Here we heard more about family feuds and scandals, particularly in connection with arguments over Emily’s poetry after her death. It’s strange and sad that such a legacy of genius became a bone of contention among her heirs, but the fact that she never settled upon a final, “publishable” form for her poetry in some ways invited in this response. She remains an enigmatic, ambiguous figure, leaving us with much to decipher and wrestle with in our understanding of who she was and what she meant to say.

Here are a few more images, which the museum graciously granted me permission to share with you:

The wallpaper in Emily's room has just been restored from fragments found during remodeling. Photo courtesy of The Emily Dickinson Museum.
The wallpaper in Emily’s room has just been restored from fragments found during remodeling. Photo courtesy of The Emily Dickinson Museum.


Vintage cooking implements in the kitchen of The Evergreens. Photo courtesy of the Emily Dickinson Museum.
Vintage cooking implements in the kitchen of The Evergreens. Photo courtesy of the Emily Dickinson Museum.


A poetic fragment shows how the poet worked with many variants for a single word or phrase. Photo courtesy of the Emily Dickinson Museum.

In 90 short minutes there was only time to touch briefly on the many mysteries of Emily’s life, and I left wanting to know more. I bought a biography, My Wars are Laid Away in Books, that I hope to read next year for Reading New England, and I’m inspired to revisit the poetry as well. Do you have a favorite Dickinson poem?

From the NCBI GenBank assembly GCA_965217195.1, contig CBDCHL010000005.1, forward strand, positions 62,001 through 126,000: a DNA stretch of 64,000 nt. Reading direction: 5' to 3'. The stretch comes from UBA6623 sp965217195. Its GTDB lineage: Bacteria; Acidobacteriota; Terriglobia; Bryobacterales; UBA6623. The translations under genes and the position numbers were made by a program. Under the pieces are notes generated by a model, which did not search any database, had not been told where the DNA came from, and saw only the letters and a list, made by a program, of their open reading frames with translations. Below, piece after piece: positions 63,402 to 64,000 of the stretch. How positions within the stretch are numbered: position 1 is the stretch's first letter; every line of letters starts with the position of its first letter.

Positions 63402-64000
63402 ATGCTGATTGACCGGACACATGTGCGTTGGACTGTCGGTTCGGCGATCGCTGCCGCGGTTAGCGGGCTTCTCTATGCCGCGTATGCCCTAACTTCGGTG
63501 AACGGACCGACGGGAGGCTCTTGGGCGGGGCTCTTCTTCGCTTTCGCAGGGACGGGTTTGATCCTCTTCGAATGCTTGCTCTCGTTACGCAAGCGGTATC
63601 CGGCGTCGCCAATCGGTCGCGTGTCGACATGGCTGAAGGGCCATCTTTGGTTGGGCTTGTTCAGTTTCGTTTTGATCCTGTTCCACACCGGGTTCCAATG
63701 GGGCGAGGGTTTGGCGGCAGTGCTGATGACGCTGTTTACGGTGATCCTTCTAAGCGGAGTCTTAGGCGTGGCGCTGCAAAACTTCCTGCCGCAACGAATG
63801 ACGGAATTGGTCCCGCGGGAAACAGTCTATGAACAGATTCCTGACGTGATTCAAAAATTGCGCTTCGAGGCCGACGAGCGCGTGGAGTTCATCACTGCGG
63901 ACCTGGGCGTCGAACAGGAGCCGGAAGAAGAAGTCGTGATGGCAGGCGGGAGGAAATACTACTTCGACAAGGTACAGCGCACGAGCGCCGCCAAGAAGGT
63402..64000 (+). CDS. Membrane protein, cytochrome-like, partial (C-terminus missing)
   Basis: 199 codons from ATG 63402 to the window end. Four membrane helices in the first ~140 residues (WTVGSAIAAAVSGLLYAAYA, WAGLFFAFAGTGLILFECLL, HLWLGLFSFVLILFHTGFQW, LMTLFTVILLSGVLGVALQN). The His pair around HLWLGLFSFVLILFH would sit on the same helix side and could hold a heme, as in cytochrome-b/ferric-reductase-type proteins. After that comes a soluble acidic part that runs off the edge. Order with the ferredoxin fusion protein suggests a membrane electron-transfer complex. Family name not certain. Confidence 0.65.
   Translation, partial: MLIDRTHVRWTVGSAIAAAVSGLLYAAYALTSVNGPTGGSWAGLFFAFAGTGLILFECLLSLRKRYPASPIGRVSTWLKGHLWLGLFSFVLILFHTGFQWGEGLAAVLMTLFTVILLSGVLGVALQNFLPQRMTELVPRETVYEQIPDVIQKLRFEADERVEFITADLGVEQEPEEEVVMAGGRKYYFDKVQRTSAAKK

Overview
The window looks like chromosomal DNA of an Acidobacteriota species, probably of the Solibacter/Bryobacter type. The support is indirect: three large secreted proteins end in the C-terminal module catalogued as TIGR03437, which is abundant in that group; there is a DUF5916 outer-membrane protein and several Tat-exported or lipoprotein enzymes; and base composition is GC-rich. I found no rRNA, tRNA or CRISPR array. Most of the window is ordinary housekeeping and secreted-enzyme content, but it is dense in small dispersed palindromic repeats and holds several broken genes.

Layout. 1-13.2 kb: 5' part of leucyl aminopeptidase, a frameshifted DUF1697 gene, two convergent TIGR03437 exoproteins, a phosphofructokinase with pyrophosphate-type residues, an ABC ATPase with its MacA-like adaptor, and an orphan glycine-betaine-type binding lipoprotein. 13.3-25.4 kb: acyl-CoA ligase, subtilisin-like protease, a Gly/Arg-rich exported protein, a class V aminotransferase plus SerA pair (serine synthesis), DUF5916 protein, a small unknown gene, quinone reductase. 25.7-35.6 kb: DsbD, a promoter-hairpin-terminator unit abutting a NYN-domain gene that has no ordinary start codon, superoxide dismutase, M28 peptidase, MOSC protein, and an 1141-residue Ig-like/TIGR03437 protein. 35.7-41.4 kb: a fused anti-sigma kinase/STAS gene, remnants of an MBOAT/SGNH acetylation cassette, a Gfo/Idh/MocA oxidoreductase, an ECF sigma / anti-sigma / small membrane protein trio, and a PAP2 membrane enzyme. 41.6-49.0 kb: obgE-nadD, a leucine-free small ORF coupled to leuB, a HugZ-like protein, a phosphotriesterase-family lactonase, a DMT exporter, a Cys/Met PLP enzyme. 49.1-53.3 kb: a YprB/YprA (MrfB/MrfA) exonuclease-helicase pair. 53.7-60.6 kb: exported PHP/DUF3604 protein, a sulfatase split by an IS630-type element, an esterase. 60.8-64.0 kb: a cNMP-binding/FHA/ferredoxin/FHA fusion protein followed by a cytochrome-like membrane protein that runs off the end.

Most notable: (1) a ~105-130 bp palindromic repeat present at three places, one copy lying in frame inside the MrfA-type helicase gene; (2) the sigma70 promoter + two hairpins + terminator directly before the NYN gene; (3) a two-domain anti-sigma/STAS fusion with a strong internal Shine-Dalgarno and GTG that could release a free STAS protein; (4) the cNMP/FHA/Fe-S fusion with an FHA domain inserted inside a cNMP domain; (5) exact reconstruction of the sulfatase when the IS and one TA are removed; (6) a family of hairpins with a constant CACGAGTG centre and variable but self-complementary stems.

20 thoughts on “Literary Pilgrimages: Emily Dickinson’s House

  1. Wow, this looks like such an interesting trip! I always love these kind of tours of writer’s homes, as it’s just so interesting to see where they took their inspiration (I visited the Bronte Parsonage a while back for example, which was fascinating). Emily Dickinson is such a mysterious literary figure as well, so I imagine it was good to get some kind of insight into her life.


    1. Visiting the Bronte Parsonage was a dream come true for me some years back! I always love being able to step into an author’s home. It helps me experience his or her reality as a person.


  2. Huh. I’ve always driven past this landmark, but never gone in to see what’s there. Maybe I’ll give it a shot next time I visit home! I especially like that poetry fragment – it’s always interesting to see writers’ thought processes as they struggle towards the perfect phrasing.